g) An out-patient program or even a month-long program is not sufficient to help someone with severe addictions. In our experience, nothing less than 90 days would be effective, and there are some great programs that are six months or a year. These have excellent success rates.
h) To find the best rehabs in your area, ask your pastor or find a church with a vibrant Celebrate Recovery program. Those leaders will know of effective programs near you.
Signs of Addiction
a) Not bathing or changing clothes or brushing teeth; doesn’t care how he/she looks
b) Changes in sleep habits—either up for days at a time, or sleeping much more than usual
c) You find things (pills, needles, spoons) that they explain by saying they belong to their friends
d) Sudden weight loss
e) Packages coming, and they won’t show you the contents. They may be ordering prescription pills online.
f) They have dents all over their cars, because they’re running into things or having way too many accidents
g) Your credit cards go missing, or money is taken from your account or things disappear. It may mean that your addict is trying to raise money for drugs.
h) They can’t manage their money and have all sorts of excuses for not being able to pay their bills, even though they may have an income
i) Inexplicable changes in their personality—Outbursts of anger, manipulation, talking way too much, etc.
j) Pupils are abnormally constricted or dilated
k) Their health and physical appearance may change—excessive vomiting or sores on their skin, etc
Sober Boots, Blog about recovery from alcoholism by Heather Kopp
Boundaries, by Dr. Henry Cloud and Dr. John Townsend, Zondervan, 2001.
Hit By a Ton of Bricks, by John Vawter, Family Life Publishing, 2003.
Moments for Families With Prodigals, by Dr. Robert J. Morgan, NavPress Publishing Group, 2003.
Praying Prodigals Home, by Quin Sherer and Ruthanne Garlock, Regal Books, 1999.
Prodigals and Those Who Love Them, by Ruth Bell Graham, Baker Books, 1999.
Red Sea Rules, by Robert J. Morgan, Thomas Nelson, 2001.
Setting Boundaries with Your Adult Children: Six Steps to Hope and Healing for Struggling Parents, by Allison Bottke, Harvest House Publishers, 2008. http://www.settingboundaries.com/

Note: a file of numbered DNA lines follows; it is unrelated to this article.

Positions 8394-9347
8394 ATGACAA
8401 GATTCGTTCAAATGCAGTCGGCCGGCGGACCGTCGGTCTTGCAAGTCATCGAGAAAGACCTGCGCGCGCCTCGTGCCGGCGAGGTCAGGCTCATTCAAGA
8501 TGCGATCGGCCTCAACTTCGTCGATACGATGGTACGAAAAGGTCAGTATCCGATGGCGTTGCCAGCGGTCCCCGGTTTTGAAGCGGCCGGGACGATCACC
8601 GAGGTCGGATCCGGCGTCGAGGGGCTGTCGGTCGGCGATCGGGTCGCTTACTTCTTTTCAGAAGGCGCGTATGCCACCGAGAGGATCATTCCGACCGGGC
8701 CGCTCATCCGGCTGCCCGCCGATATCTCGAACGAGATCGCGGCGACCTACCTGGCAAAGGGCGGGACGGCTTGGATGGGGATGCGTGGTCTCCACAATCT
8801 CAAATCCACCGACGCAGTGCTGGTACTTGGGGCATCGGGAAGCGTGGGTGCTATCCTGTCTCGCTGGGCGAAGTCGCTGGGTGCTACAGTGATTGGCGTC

You’re Not Alone web site (for families dealing with addicted loves ones), http://www.notalone.org/
The Book and Bunk 51 by Bette Hammang (the true story of a a woman who was addicted for decades and broke free from her bondage)
Hope from God’s Word
“Is My hand so short that it cannot ransom? Or have I no power to deliver?”
Isaiah 43:18-19 [The Message]:
“Forget about what’s happened; don’t keep going over old history. Be alert, be present. I’m about to do something brand-new. It’s bursting out! Don’t you see it?”
Can plunder be taken from warriors, or captives rescued from the fierce? But this is what the Lord says: “Yes, captives will be taken from warriors, and plunder retrieved from the fierce. I will contend with those who contend with you, and your children I will save.”
The Intervention Series
I wrote the Intervention Series of novels because my own journey with a family member on drugs was so painful, and I learned so much. No, we didn’t have a murder in our personal story, but the journey the Covingtons endure in that series was emotionally very similar to ours. I’ve been the mother who suffered for her child, who prayed for deliverance, who waited for the other shoe to drop. I’ve been the one to go into scary places I had no place being. I’ve known the crushing disappointment that no matter how hard I tried or how clever my schemes, I couldn’t save her from destruction. Only God could. But first, she had to want Him to.
Telling the story of Emily, Barbara and Lance was therapeutic for me. It helped me to take this thing called addiction out and look at it from every angle. And I hope it’s been therapeutic for my readers, too. Especially those who have taken that same journey.
The Intervention Series has been a success by the world’s standards. New York Times best-sellers, awards, and great reviews have been markers that have helped tremendously. But it’s the letters I get from family members and addicts who’ve been touched and changed by Intervention, Vicious Cycle, and Downfall that are my greatest markers for success. I know the books are helping people. I know God is using them to comfort families and remind them that they’re not alone. He’s using them to give hope to addicts and their suffering loved ones. He’s using them to show people the way out.